Flea saliva is an irritant, so it causes itchy hives on the skin of your pet.

The effect of fleas on your pets depends on the severity of the infestation. Pets with mild flea infestation may develop redness and irritation.

In more severe infestations, your pet can get bald spots as a result of many flea bites. As these pests suck on the blood of their host, your cat or dog may even become anemic.

Fleas need medical attention in some cases. If your pet is lethargic or overgrooming itself to the point that its skin swells and bleeds, you need to bring it to a veterinarian for treatment.

Tips to Get Rid of Fleas

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Regardless of the type of fleas on dogs and cats, they require the same treatment.

  • Frequent baths – If your pet has a mild infestation, lukewarm water and dish soap will help get rid of the fleas.

You may also use special flea shampoos, but use one that a veterinarian prescribed.

  • Use apple cider and vinegar solution – Mix one part ACV with two parts water and use it as a home remedy for fleas. While ACV cannot kill fleas, you can use it as a repellent, as fleas hate its smell and taste.
  • Use a fine-tooth comb – Combing your pet’s hair with a fine-tooth comb will remove the fleas from its hair. Ensure to kill the fleas you get so that they cannot infest your pet and its environment again.

Frequently Asked Questions

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Can cat fleas live in dogs?

Cat fleas live in dogs. If you are treating a type of flea on dogs, chances are you are treating for Ctenocephalides felis.

As dogs can get fleas from cats, you should separate your pets from each other if one has flea bites.

Do fleas stay in humans?

Dog and cat fleas bite humans. However, it is unlikely that they will stay on a human host.

Unlike cats and dogs, humans have no furs that fleas can use to cover and protect themselves.

Can I use dog flea treatments to kill cat fleas?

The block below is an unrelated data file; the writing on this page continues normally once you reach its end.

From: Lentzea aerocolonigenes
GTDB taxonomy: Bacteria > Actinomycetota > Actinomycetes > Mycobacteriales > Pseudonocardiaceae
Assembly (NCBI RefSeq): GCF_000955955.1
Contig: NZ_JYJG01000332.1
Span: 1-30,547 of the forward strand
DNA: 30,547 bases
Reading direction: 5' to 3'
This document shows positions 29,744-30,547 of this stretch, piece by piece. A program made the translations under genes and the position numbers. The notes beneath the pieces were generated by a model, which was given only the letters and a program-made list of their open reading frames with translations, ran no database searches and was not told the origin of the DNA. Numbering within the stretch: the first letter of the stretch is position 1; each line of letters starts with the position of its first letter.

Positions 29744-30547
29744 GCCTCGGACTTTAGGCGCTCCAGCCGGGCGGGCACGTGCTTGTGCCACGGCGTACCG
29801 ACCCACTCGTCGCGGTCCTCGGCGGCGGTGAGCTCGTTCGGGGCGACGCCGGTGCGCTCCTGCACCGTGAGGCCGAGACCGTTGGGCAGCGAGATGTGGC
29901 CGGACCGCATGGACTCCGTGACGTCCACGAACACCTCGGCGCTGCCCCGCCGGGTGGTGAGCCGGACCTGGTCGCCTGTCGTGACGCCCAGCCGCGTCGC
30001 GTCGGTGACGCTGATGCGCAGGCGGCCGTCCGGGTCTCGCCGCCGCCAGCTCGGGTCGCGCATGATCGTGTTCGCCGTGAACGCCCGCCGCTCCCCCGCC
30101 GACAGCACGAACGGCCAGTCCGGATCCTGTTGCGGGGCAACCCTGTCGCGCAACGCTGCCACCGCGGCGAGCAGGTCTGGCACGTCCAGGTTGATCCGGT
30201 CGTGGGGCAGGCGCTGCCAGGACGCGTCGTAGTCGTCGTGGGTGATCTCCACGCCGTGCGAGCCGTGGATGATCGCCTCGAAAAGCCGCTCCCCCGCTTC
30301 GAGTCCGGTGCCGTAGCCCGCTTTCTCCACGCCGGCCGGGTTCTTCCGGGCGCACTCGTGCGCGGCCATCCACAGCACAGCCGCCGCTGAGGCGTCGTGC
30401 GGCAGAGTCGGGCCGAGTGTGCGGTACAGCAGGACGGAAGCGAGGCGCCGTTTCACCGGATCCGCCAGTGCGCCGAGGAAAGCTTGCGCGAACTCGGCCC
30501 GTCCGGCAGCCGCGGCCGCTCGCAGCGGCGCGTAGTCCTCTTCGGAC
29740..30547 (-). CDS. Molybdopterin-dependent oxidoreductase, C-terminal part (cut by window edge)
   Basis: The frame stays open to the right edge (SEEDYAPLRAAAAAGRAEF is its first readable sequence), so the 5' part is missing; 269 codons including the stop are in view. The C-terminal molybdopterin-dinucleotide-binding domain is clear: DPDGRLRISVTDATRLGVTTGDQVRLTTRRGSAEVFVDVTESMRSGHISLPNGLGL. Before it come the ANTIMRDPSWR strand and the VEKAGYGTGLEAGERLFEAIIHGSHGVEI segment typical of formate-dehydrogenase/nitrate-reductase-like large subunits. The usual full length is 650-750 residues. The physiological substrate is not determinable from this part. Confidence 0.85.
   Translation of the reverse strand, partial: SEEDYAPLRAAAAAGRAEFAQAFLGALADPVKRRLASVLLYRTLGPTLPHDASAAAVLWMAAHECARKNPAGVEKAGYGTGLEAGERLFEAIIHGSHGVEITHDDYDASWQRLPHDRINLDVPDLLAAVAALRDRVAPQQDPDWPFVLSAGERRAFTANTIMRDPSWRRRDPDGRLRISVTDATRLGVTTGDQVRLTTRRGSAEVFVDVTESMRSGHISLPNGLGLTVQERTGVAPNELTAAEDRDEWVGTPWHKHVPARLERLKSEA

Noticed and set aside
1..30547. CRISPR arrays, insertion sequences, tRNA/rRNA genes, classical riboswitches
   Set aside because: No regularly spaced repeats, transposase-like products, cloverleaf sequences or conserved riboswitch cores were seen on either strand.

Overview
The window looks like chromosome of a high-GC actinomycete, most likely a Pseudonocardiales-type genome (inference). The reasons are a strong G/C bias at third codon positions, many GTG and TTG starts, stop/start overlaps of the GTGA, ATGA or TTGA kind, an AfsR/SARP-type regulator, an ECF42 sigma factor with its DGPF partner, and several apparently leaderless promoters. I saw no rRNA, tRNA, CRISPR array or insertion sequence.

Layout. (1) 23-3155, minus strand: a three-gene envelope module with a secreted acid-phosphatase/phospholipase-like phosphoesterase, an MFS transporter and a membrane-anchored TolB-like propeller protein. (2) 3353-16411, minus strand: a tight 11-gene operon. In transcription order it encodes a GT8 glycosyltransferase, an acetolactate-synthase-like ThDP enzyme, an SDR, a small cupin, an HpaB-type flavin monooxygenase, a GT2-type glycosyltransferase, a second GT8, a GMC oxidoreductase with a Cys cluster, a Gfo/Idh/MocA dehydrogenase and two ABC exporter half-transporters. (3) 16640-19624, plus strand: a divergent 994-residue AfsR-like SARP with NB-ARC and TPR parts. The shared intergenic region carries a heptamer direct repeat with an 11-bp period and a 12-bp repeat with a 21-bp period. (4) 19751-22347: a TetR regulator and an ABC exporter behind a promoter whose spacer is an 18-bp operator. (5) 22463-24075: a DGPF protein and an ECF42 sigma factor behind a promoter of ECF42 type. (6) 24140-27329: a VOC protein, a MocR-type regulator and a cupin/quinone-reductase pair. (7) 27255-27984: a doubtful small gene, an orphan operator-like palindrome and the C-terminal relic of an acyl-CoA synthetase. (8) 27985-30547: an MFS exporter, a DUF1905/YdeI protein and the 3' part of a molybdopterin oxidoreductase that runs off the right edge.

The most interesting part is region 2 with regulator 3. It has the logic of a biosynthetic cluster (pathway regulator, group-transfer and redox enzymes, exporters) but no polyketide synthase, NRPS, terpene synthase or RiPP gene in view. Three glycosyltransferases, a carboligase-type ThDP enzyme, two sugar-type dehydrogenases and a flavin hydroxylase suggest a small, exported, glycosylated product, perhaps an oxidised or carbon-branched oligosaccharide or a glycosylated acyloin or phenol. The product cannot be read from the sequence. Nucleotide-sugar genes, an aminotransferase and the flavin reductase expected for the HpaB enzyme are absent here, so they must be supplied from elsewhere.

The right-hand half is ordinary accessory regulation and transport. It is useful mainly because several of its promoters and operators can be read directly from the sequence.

You should never use cat and dog flea medicines interchangeably. Some dog flea treatments contain permethrin, an ingredient that is extremely toxic to cats.

After treating your pet for fleas, using natural cat flea prevention is crucial. You can also use apple cider vinegar, lavender, coconut oil, oregano oil, cedar chips, and rosemary to prevent fleas.

How do I get rid of cat fleas on dogs?

Cat fleas are worse than dog fleas as they can infest any suitable host. If your dog is suffering from a cat flea infestation, you can use a vet-prescribed flea killer to quickly get rid of the adult fleas.

As mentioned, you can also use a fine-tooth comb. The comb will remove the dead fleas and eggs from your pet’s fur.

What are the natural flea killers for cats?

You can use the following methods as natural remedies if your cats ever have flea bites:

  • Washing with dawn dish soap
  • Brushing your cats with a flea comb
  • Vaccum your floor to kill fleas

Conclusion

Cat fleas vs. dog fleas – unlike the common misconception, the fleas that infect felines and dogs are different species. Regardless of the type of flea your pet has, treating it early on is crucial.

Start by using home remedies to kill your fleas. After dealing with the infestation on your pet, make sure to clean and vacuum your home, as fleas may also be living within your pet’s environment.

Failure to get rid of the fleas around your home may result in re-infestation.

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Amy-Sawy

Hi, I am Amy Sawy, a veterinary professional working in the field for nearly 15 years. This site is established to provide cat guardians access to helpful information and health care advice. My co-worker and I run this site mainly to help inexperienced families currently taking care of their cats without professional guidance.

- Amy Sawy